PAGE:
How Einstein and Schrödinger Conspired to Kill a Cat
Of all the bizarre facets of quantum theory, few seem stranger than those captured by Erwin Schrödinger’s famous fable about the cat that is neither alive nor dead. It describes a cat locked inside a windowless box, along with some radioactive material. If the radioactive material happens to decay, then a device releases a hammer, which smashes a vial of poison, which kills the cat. If no radioactivity is detected, the cat lives. According to proponents of the theory, before anyone opened the box to check on the cat, the cat was neither alive nor dead; it existed in a strange, quintessentially quantum state of alive-and-dead.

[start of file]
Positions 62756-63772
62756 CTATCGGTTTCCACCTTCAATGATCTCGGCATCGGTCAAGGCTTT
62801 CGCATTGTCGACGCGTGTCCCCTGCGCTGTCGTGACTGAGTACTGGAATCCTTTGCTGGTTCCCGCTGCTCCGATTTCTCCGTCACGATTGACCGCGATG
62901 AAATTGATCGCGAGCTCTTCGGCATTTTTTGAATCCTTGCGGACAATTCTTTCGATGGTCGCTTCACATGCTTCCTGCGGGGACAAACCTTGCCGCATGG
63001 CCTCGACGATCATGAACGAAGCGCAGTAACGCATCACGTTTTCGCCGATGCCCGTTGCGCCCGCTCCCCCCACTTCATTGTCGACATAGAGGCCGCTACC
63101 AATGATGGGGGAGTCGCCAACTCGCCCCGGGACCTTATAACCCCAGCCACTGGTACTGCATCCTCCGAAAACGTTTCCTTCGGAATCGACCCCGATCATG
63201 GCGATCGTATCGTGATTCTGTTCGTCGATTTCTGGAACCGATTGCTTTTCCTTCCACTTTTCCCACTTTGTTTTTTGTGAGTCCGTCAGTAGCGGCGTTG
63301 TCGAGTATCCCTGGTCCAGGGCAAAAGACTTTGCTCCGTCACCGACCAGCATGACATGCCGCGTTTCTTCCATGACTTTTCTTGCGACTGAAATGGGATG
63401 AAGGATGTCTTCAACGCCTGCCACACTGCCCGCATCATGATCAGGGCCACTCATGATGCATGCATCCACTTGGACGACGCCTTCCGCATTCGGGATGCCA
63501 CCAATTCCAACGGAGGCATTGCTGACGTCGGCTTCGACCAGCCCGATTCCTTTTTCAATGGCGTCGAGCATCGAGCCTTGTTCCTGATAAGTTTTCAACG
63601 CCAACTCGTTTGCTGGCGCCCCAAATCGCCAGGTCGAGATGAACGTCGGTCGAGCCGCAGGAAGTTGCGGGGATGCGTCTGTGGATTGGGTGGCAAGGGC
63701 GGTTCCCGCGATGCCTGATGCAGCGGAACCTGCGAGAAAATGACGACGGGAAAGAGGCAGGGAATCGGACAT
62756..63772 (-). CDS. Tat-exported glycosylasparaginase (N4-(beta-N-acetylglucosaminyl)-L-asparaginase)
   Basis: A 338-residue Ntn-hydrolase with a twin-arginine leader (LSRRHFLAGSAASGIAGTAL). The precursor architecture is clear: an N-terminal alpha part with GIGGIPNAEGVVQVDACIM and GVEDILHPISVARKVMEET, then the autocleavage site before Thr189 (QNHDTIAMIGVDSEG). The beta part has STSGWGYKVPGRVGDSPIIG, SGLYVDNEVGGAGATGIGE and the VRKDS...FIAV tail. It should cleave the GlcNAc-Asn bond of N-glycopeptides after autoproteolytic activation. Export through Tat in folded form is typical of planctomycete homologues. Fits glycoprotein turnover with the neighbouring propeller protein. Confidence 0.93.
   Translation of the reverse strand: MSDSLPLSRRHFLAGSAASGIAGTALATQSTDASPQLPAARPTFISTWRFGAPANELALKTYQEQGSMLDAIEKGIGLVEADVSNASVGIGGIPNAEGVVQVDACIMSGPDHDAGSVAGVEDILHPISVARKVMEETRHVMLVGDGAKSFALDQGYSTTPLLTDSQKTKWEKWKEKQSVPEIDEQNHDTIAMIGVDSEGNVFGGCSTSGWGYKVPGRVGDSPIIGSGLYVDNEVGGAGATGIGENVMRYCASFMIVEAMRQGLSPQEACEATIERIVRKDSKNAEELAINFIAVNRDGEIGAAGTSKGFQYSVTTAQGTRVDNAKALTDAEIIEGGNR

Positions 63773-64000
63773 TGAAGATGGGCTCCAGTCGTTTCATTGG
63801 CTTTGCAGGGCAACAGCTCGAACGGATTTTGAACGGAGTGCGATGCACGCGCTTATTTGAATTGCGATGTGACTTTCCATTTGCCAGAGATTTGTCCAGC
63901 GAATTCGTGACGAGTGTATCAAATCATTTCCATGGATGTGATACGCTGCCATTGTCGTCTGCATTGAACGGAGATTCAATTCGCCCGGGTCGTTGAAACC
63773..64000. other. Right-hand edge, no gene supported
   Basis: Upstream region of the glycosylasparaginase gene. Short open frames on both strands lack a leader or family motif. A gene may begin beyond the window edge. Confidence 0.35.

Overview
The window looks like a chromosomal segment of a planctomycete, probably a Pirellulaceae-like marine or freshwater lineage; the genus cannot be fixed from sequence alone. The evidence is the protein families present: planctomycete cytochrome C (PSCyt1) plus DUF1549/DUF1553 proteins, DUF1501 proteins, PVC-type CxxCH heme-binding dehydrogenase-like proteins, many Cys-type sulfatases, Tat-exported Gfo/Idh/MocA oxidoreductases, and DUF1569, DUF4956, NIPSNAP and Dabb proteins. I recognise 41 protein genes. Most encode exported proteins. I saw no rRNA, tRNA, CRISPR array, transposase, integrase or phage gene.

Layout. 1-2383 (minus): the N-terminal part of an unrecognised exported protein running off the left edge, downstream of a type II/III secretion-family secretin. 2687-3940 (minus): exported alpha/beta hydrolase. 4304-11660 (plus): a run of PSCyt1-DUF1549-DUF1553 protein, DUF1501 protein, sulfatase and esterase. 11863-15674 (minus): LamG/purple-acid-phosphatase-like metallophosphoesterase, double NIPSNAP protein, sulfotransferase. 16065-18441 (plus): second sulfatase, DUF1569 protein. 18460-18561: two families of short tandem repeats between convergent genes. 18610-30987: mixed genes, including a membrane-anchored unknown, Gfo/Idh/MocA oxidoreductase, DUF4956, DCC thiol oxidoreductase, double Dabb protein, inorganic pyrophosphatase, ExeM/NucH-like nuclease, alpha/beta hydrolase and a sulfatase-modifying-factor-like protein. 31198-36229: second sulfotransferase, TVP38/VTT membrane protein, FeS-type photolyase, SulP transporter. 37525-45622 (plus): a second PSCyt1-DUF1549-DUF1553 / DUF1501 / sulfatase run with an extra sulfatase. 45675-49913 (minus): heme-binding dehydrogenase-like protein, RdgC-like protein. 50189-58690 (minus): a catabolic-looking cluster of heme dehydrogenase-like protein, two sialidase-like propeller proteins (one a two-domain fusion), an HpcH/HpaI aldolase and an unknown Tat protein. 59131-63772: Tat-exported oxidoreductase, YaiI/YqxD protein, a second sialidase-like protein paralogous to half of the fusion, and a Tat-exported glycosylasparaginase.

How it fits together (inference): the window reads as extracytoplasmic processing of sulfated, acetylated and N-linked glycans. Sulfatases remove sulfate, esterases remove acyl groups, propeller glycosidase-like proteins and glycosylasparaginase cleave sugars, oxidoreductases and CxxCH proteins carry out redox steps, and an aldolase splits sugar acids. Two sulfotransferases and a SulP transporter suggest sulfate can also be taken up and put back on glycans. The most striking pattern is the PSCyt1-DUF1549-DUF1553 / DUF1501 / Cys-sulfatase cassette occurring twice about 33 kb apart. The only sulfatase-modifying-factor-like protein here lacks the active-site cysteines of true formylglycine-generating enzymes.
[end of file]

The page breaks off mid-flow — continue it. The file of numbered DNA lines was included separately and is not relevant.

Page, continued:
Today, in our LOLcats-saturated world, Schrödinger’s strange little tale is often played for laughs, with a tone more zany than somber. It has also become the standard bearer for a host of quandaries in philosophy and physics. In Schrödinger’s own time, Niels Bohr [former Member at IAS on many occasions], and Werner Heisenberg proclaimed that hybrid states like the one the cat was supposed to be in were a fundamental feature of nature. Others, like Albert Einstein [Professor (1933–55) in the School of Mathematics], insisted that nature must choose: alive or dead, but not both.
Although Schrödinger’s cat flourishes as a meme to this day, discussions tend to overlook one key dimension of the fable: the environment in which Schrödinger conceived it in the first place.
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